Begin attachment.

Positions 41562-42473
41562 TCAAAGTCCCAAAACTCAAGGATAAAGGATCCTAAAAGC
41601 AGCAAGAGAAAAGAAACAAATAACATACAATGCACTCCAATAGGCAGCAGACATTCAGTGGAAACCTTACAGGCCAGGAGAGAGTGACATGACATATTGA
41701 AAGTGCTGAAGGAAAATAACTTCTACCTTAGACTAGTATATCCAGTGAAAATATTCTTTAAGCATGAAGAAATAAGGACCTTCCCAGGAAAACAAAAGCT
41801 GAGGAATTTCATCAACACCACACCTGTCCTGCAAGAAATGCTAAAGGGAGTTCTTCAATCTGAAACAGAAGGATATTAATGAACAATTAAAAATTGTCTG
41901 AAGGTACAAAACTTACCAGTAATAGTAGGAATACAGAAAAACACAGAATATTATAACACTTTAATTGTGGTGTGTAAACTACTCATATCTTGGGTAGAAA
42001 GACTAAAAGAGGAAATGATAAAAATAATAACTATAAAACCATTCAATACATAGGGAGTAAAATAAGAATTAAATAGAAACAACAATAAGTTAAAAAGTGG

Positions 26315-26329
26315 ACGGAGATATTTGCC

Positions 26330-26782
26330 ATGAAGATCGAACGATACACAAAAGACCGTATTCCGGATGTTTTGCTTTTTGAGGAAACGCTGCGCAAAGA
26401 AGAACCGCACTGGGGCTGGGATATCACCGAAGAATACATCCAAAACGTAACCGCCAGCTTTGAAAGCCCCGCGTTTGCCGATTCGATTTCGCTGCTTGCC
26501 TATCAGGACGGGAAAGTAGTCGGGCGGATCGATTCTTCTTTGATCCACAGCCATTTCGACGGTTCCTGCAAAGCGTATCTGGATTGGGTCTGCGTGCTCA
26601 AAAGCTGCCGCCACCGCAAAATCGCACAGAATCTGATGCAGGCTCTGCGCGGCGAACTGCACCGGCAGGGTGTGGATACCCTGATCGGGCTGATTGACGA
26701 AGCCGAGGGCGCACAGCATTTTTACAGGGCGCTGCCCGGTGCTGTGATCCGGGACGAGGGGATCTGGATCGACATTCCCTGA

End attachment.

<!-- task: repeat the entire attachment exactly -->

Positions 41562-42473
41562 TCAAAGTCCCAAAACTCAAGGATAAAGGATCCTAAAAGC
41601 AGCAAGAGAAAAGAAACAAATAACATACAATGCACTCCAATAGGCAGCAGACATTCAGTGGAAACCTTACAGGCCAGGAGAGAGTGACATGACATATTGA
41701 AAGTGCTGAAGGAAAATAACTTCTACCTTAGACTAGTATATCCAGTGAAAATATTCTTTAAGCATGAAGAAATAAGGACCTTCCCAGGAAAACAAAAGCT
41801 GAGGAATTTCATCAACACCACACCTGTCCTGCAAGAAATGCTAAAGGGAGTTCTTCAATCTGAAACAGAAGGATATTAATGAACAATTAAAAATTGTCTG
41901 AAGGTACAAAACTTACCAGTAATAGTAGGAATACAGAAAAACACAGAATATTATAACACTTTAATTGTGGTGTGTAAACTACTCATATCTTGGGTAGAAA
42001 GACTAAAAGAGGAAATGATAAAAATAATAACTATAAAACCATTCAATACATAGGGAGTAAAATAAGAATTAAATAGAAACAACAATAAGTTAAAAAGTGG

Positions 26315-26329
26315 ACGGAGATATTTGCC

Positions 26330-26782
26330 ATGAAGATCGAACGATACACAAAAGACCGTATTCCGGATGTTTTGCTTTTTGAGGAAACGCTGCGCAAAGA
26401 AGAACCGCACTGGGGCTGGGATATCACCGAAGAATACATCCAAAACGTAACCGCCAGCTTTGAAAGCCCCGCGTTTGCCGATTCGATTTCGCTGCTTGCC
26501 TATCAGGACGGGAAAGTAGTCGGGCGGATCGATTCTTCTTTGATCCACAGCCATTTCGACGGTTCCTGCAAAGCGTATCTGGATTGGGTCTGCGTGCTCA
26601 AAAGCTGCCGCCACCGCAAAATCGCACAGAATCTGATGCAGGCTCTGCGCGGCGAACTGCACCGGCAGGGTGTGGATACCCTGATCGGGCTGATTGACGA
26701 AGCCGAGGGCGCACAGCATTTTTACAGGGCGCTGCCCGGTGCTGTGATCCGGGACGAGGGGATCTGGATCGACATTCCCTGA